Thursday, Feb 29, 2024

My Take on the News

Huge Crowds at the Kosel on Shavuos

This year, the Kosel drew 100,000 visitors during Shavuos. Try to imagine how much planning and preparation goes into making sure that 100,000 people are able to come to the Kosel, to learn and daven in peace, and to return home without incident. Boruch Hashem, we can report that the many visitors to the Kosel indeed came and went in peace.

The preparations for the Yom Tov were not limited to the realm of security, even though there are always enemies looking for opportunities to harm the Jews of Yerushalayim. Aside from that, it was also necessary to prepare the site appropriately to accommodate the enormous volume of the crowds. And that is aside from the massive quantities of food and drink that were brought to the area by various people. Just imagine the vast number of Kiddushim held in the area of the Kosel on the morning of Shavuos….

We must also not allow ourselves to forget the experiences of the previous years, when the coronavirus pandemic led the authorities to sharply limit the number of people permitted at the Kosel on Yom Tov. Fortunately, Hashem has put an end to that dreadful plague, and we must give thanks and praise to Him for that. This year, the crowd in the Kosel plaza on Shavuos night and in the morning extended to the entrance from the road. Perhaps this was a taste of the future; as Chazal tell us, Eretz Yisroel is destined to expand in the era of Moshiach in order to accommodate the entirety of the Jewish people.

For more specific numbers, I went directly to the best possible sources: Rav Shmuel Rabinovich, the rov of the Kosel, and the Western Wall Heritage Foundation. According to their report, the Yom Tov of Shavuos and the Shabbos that immediately followed it ended on an uplifting note, as official records showed that other 100,000 people had visited the Kosel plaza over the course of the two days. The occupancy was at its highest for vosikin on the morning of Yom Tov. The custom of visiting the Kosel on Shavuos has been practiced for the past 56 years, ever since the Kosel was liberated and the Jewish people were permitted to return to it after years of separation. The shuls in the area surrounding the Kosel were also filled as usual with many more mispallelim, who came to spend the night learning and reciting Tikkun Leil Shavuos. Generous donors arranged for tents to be erected along the roads leading to the Kosel, where refreshments were available for the many people making their way to the holy siteOn motzoei Shabbos, thousands more visitors arrived at the Kosel led by various rabbonim, admorim, and roshei yeshivos, where they danced in large circles in honor of the Torah.

But this is only a small part of the story of the festivities in Eretz Yisroel in honor of Shavuos. I haven’t even touched on the intensive Torah learning that took place in thousands of venues throughout the country, which would also be a worthy subject to cover. At the very least, I will fill you in on my own experiences in Bnei Brak during the Yom Tov.

Protesting the Missionaries

Speaking of the Kosel, I must mention the unfortunate incident that occurred on Sunday morning in the vicinity of the Kosel, when hundreds of people—including both regulars at the Kosel and others who came specifically for this purpose—made their way to the Davidson Center to stage a protest against a group of missionaries who had organized an event there. With astounding gall, a number of Christian missionary organizations organized an event announcing to the Israeli public that they would be increasing their activities throughout Israel.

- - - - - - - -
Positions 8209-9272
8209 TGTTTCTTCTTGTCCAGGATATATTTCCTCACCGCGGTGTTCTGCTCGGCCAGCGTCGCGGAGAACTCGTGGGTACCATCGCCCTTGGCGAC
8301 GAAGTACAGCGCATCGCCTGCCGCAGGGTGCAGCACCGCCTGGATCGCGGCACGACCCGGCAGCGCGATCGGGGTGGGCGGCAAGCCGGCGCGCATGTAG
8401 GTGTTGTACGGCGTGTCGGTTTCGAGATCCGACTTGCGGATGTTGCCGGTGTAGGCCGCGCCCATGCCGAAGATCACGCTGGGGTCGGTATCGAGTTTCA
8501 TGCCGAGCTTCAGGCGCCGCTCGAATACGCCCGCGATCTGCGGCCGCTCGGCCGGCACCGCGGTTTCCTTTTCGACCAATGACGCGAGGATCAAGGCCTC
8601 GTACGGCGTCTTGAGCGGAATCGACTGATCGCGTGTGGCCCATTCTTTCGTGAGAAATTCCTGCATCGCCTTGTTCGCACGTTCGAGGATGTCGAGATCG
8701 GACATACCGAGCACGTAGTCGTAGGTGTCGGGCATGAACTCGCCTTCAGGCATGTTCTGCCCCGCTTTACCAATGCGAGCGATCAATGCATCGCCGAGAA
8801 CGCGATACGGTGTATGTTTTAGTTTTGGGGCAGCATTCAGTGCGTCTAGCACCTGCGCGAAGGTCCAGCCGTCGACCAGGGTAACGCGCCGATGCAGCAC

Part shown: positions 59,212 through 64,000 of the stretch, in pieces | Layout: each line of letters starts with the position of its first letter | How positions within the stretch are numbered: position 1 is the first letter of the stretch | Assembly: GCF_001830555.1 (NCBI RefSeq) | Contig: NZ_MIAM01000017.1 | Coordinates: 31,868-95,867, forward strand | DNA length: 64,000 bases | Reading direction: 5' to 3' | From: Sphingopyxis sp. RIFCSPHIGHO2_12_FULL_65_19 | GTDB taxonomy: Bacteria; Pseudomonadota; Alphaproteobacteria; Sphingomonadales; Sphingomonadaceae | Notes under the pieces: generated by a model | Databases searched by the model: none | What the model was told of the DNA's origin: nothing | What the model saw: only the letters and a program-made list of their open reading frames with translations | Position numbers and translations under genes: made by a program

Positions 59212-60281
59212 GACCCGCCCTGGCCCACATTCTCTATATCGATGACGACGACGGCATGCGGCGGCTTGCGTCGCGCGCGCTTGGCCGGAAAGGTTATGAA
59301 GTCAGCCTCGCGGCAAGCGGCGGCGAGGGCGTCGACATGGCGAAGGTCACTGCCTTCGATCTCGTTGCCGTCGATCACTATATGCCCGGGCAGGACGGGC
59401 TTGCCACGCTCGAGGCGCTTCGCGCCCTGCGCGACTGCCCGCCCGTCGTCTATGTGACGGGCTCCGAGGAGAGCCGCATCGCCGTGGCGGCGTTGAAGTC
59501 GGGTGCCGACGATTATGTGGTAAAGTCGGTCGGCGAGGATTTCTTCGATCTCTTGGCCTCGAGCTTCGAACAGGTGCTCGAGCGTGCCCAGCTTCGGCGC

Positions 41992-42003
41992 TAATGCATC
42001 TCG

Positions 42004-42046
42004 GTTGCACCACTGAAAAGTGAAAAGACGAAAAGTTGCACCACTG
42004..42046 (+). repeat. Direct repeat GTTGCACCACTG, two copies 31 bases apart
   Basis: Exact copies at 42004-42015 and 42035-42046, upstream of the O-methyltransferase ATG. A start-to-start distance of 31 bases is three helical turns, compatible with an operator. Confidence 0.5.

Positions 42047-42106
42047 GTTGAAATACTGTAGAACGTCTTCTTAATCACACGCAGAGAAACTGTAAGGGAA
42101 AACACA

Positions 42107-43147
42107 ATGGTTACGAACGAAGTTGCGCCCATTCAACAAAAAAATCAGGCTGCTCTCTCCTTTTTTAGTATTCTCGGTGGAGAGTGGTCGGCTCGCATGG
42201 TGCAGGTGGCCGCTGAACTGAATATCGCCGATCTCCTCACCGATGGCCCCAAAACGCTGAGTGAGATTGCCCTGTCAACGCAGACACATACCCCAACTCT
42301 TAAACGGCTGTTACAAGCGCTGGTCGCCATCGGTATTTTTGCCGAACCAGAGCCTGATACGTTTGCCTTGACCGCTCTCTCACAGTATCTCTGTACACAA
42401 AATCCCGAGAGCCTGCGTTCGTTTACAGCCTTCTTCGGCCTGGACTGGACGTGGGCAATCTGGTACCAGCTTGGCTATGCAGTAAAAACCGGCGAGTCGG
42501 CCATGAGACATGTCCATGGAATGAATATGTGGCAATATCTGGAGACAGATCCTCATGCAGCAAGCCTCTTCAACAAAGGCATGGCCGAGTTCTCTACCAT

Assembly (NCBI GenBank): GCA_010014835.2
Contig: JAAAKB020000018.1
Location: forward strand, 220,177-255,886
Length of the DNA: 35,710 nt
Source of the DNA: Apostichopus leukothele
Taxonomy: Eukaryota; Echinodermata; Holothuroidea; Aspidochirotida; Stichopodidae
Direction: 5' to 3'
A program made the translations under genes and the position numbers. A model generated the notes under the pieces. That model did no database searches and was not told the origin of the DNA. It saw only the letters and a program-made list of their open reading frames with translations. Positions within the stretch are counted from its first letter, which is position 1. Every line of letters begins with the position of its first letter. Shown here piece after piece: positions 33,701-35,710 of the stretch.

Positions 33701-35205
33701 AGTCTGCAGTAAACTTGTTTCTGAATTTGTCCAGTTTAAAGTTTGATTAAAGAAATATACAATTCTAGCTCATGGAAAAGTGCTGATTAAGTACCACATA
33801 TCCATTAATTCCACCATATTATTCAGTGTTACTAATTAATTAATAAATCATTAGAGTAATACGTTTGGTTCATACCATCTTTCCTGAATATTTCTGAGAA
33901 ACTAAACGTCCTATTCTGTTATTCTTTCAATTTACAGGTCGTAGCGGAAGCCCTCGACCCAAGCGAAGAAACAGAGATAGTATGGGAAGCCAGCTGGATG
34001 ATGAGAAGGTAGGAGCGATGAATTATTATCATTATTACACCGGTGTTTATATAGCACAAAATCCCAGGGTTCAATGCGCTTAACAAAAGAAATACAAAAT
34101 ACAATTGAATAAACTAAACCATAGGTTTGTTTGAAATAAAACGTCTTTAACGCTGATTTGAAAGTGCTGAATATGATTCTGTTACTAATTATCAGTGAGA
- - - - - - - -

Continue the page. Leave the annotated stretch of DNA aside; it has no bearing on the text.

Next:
Last weekend, two of the leading rabbonim in Eretz Yisroel, Rav Avigdor Nebenzahl and Rav Dovid Cohen, called on the religious public to come to the Kosel and protest against the missionaries. Rav Dovid Cohen, rosh yeshiva of Yeshivas Chevron, wrote, “Our hearts are filled with turmoil upon hearing about the terrible chillul Hashem of the worship of avodah zarah taking place at the steps of the southern wall, near the site of the Kodesh Hakodashim. It is an absolute obligation for every person who has a heart with feeling and who experiences the pain of the Shechinah to protest with all his might by davening and crying out against the terrible desecration of Hashem’s Name on the evening following the festival of the Giving of our Torah. The strength of the nation of Yaakov lies only in its mouth, not in any type of force or violence; we sanctify Hashem’s Name with tefillos and supplications. In the afternoon before the festival of Mattan Torah, I was called upon by the rosh yeshiva to join the protest against this terrible chillul Hashem by davening as is appropriate for bnei Torah.” Rav Avigdor Nebenzahl added a handwritten note that read, “I second the call to protest against this terrible breach. These are not merely Gentiles who are simply going about their own religious rites; their avowed goal is to cause Jews to sin, and we must protest against them with all our might.”

Based on the information I managed to gather, it seems that the missionaries view this area as their turf and that they feel they have the right to do this. In any event, there was a huge protest against the missionaries, which seems to have achieved its goal.

I should also note that when Rav Dovid Cohen wrote that he was sent by “the rosh yeshiva,” he was referring to Rav Gershon Edelstein. And on that note, I should probably write about the massive recitations of Tehillim throughout Bnei Brak that followed the revelation that Rav Gershon had been taken to Maayanei HaYeshuah Hospital. The tefillos continue. We are all davening for the rosh yeshiva to return home with renewed strength.

An Uplifting Yom Tov in Bnei Brak